I’d have loved for this letter to be in my veryownpersonal handwriting, but since it’s two days until the good people assembling this book require its arrival, I’m sending it in email. Just know that my tardiness in response does not reflect my level of respect; I always tended to finish typing papers an hour before they were due. Yes, typing. On a typewriter. It was the 80s, after all.
The years I spent at Campus House, from the second Sunday I arrived until the Sunday I graduated, were years that most closely resembled the first century church for me. I know you’ve heard, “Campus House spoiled me FOREVER” a thousand times. But, everyone who says it truly means it. For me, it was an actual community of believers that lived near one another (in my case, in the other rooms in the Girls' House on First St. and in the original Guys' house on Russell), ate together, prayed together, knew one another’s business, studied together, danced together, and sat on the kitchen floor and laughed together. In fact, you’d have thought there were no sofas in the house if you’d wandered in the front door any random night; we were constantly sitting on the linoleum in front of the fridge, the sink, and in many configurations on the steps leading to the landing and to the front hall. (There really were sofas, of course.)
That community pushed me to grow spiritually, emotionally, and socially. Oh, and sometimes academically, too. But even as much as community helped me grow, the thing that I carry with me the most strongly is some words from a sermon you delivered during my freshman year. You said, “The opposite of love is not hate. The opposite of love is fear. And they cannot live in the same place.”
It’s one of those things that you know is true immediately, but keeps proving its truth over time. At first, it occurs to you that maybe this person you’re dealing with in the workplace isn’t standoffish as much as she’s afraid. “Hmmm, maybe she’s worried I won’t think she’s capable.” So you approach her from a different vantage point, and try work things out. And you do.
Later, you’re able to apply it to your immediate family, “Wow, maybe my brother isn’t just acting rude, maybe he’s hiding a fear.” So you approach him with the idea that maybe you can assuage his fear in some way, and the two of you can become closer eventually. And you do.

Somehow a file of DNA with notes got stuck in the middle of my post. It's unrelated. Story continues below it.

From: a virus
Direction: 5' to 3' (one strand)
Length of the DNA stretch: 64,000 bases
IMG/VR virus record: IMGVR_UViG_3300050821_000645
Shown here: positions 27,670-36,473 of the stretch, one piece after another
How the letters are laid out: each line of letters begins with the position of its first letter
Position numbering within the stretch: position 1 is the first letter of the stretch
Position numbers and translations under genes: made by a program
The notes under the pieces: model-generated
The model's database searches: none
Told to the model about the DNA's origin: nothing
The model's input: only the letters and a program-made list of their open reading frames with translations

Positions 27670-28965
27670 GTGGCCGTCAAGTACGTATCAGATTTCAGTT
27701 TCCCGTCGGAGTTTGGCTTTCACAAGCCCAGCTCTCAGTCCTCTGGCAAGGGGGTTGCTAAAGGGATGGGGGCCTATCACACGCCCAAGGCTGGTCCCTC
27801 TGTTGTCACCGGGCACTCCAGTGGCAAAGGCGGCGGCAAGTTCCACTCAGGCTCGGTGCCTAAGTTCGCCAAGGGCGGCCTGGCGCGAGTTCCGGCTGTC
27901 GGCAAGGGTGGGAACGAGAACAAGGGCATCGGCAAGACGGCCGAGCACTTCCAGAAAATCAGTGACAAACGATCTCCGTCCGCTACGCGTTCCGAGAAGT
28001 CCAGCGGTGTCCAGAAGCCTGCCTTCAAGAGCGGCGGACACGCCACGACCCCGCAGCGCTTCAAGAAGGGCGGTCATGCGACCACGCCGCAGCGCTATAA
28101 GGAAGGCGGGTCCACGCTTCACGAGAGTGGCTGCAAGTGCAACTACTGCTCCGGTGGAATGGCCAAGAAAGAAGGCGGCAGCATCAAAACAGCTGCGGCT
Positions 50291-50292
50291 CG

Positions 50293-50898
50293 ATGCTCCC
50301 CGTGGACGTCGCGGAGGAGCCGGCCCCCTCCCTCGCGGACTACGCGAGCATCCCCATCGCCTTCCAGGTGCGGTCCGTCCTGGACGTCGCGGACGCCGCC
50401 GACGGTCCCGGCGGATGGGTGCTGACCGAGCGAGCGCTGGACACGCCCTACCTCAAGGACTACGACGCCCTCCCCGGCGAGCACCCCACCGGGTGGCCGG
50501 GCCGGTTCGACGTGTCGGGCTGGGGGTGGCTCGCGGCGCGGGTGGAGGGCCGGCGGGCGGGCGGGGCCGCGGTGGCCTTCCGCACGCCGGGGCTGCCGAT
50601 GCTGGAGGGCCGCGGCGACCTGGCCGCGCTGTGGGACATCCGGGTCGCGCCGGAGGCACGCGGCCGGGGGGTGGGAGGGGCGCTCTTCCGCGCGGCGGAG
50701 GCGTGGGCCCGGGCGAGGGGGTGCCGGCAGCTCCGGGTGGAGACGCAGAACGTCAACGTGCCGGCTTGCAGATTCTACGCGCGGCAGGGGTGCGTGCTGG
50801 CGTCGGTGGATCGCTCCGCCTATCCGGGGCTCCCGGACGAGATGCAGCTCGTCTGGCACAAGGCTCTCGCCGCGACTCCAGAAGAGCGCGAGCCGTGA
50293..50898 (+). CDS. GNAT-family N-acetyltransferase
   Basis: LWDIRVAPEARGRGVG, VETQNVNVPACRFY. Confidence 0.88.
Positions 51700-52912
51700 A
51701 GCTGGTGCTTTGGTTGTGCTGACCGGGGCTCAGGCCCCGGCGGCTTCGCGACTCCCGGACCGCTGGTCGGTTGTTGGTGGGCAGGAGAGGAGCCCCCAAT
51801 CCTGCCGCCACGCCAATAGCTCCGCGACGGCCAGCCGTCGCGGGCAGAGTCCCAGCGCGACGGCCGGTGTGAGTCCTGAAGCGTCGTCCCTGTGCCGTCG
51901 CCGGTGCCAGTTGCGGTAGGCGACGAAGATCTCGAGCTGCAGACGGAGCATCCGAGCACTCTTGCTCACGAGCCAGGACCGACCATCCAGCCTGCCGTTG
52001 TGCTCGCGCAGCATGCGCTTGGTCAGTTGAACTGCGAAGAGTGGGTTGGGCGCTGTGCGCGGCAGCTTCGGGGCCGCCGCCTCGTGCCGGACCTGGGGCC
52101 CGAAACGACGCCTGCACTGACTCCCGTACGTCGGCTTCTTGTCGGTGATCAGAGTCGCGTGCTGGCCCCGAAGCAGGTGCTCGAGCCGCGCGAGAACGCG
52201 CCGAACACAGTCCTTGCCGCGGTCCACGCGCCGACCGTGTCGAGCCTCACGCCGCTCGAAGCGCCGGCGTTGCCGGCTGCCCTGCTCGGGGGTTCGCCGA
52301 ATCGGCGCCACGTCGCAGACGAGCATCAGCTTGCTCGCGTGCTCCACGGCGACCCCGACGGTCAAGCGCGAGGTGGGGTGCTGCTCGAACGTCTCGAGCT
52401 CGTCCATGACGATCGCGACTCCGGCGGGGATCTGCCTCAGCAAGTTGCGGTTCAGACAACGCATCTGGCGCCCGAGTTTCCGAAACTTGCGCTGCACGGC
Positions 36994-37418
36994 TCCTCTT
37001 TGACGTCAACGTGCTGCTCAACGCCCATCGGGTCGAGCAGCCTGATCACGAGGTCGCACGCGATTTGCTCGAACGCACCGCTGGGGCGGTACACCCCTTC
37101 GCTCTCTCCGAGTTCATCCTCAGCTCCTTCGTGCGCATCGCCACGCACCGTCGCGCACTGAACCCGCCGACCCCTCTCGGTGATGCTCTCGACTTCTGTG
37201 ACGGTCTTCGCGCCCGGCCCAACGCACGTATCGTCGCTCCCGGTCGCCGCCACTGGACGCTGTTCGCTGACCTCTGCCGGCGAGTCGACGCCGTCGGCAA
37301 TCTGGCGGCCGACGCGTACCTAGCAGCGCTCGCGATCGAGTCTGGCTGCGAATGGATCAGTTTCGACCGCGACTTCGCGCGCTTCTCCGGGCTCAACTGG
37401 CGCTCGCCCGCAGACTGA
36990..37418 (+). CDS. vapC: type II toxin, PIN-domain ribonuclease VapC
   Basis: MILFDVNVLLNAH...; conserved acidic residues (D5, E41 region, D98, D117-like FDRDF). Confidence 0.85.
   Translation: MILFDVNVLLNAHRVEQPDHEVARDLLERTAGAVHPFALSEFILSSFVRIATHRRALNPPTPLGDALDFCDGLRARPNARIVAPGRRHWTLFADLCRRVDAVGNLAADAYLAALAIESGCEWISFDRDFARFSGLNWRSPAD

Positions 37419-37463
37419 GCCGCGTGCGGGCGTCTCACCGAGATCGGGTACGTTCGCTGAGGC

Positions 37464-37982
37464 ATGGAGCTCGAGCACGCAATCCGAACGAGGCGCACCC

And after that, maybe years later, it occurs to you that maybe YOU are the one who is afraid. Maybe you are the one who is displaying anger or bravado when none is warranted. And you think about the truth you’ve been taught. Then you realize that you, yourself, can choose between love and fear.
Choosing a path of love is a discipline developed over time.
Every decision is made from a position of love or from a position of fear. When you have Christ, the source of love, inside your soul, it is actually possible to choose love. Because of the Scripture and how you presented it, I was given the knowledge to begin the path of consciously choosing love when I was only 18. Thank you for being His servant and for loving the students as you did when you delivered that message. That message changed the way I live. It will continue to change me over the course of my lifetime as the Lord strengthens me to choose love every time, even when it hurts.
Brilliant, sparkly, delicious blessings on you and Lana as you both enter a new phase of life!
With love and laughter,
Has Been, 1991
Friday, October 14
Said Tasty at 4:35 PM